One handy little tax break when it comes to making money from your property is you can take in a lodger and pocket the income tax-free. You can earn up to £4,250 a year via the Government's Rent-a-Room Scheme – if the rent's any higher you'll have to pay tax on the difference.
Local shops and colleges are useful places to advertise a room, but you can also use the listings site Gumtree.com or websites such as Spareroom.co.uk and Easyroommate.co.uk. The downside is you'll have to share your living space with someone else.
Another option is to rent out a spare room on a Monday to Friday basis. You earn less rent but it can be less intrusive than a full-time lodger.
"The number of people lodging in the UK doubled to almost a million last year, so for homeowners looking to make money it's a great way to make extra tax-free cash," says Judy Niner, founder of MondaytoFriday.com, which specialises in weekday lodgers.
You need to inform your mortgage provider, and if you have been claiming a single-person council tax discount, you'll need to let your council know you have a lodger.
When looking for a suitable tenant, always ask for references and follow up with current employers and previous landlords.
To comply with the Rent-a-Room rules, the room must be furnished and in your family home, so you can't rent out a self-contained flat. You will also need to have an annual gas safety check, and your furniture and furnishings must meet safety standards. Next, get in touch with your household contents and buildings insurance provider to see if you're covered. If you don't, you could invalidate your policy and run into trouble if you make a claim for theft or fire.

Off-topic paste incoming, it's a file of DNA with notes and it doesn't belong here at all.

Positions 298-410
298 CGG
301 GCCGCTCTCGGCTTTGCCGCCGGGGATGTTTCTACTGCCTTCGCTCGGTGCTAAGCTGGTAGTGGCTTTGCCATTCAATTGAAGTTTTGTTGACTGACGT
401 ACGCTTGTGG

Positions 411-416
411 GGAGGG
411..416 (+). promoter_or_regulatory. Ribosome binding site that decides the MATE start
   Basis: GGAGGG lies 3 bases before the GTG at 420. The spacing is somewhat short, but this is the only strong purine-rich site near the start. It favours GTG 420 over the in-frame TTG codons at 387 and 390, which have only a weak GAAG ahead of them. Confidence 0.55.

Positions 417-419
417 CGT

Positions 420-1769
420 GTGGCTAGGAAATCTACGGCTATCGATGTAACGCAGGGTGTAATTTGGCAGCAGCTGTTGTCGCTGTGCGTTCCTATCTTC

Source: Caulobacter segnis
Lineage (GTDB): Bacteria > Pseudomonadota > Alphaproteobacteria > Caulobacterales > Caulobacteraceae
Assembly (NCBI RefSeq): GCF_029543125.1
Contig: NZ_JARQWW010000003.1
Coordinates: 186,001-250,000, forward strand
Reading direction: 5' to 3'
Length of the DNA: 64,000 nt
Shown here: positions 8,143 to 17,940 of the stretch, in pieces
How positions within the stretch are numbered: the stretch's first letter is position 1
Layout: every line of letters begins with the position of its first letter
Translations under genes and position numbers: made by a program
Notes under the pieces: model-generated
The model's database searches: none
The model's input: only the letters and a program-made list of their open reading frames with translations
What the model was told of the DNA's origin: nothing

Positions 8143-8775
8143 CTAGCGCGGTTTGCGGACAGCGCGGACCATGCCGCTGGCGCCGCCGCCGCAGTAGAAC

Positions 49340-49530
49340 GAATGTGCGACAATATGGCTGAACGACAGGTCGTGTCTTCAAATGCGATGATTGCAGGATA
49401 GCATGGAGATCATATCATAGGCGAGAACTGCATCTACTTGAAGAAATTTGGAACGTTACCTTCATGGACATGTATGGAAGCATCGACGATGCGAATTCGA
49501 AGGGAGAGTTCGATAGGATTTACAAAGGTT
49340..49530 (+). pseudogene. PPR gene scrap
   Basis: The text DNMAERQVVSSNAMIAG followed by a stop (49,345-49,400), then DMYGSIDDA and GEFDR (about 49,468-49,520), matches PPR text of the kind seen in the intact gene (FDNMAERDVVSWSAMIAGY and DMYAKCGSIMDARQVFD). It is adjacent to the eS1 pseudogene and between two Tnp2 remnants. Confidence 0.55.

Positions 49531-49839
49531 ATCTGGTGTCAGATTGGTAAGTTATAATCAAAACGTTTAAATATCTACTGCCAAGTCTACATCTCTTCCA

A few more ideas
Turn your home into a one-bed B&B by advertising a spare room or sofa bed for short-term lets on Airbnb.com. It is free to list but the site takes a 3 per cent cut on bookings; guests pay a booking fee of 6-12 per cent.
Ecomodo.com and RentMyItems.com introduce people with items, such as power tools and kitchen gear, to people who want to rent them. On both sites it's free to list items and no commission is charged.
Drivers can make cash by offering empty car seats, on regular trips or one-offs. List your journey on GoCarShare.com and set a price.
If you've got time on your hands, use TaskHub.co.uk to help people with chores and errands, such as gardening and basic DIY. People list tasks they need doing and the price they will pay and you bid on the jobs.
There are more tips on TheSavvyEarner.com.
Case study: Earning £65 a month from a space which had previously been filled with junk
Zoe Morrison, a 34-year-old from Brighton and Hove, started renting out her garage space via Storemates when she quit her job last November to spend more time with her children.
After starting a blog Ecothriftyliving.com, Zoe decided it was time to have a clear out and make good use of the available space.
She rents out a third of the garage space to a local lady who uses it to store archive paperwork, and now makes £65 a month out of space that was previously full of junk.
Zoe and her husband are using sites such Freegle and Freecycle to get the things they need for the house and are considering renting to students in the future.
"We are also hopefully going to do a home exchange within the UK this summer which will save us a lot of money on a family holiday," she says.Reuse content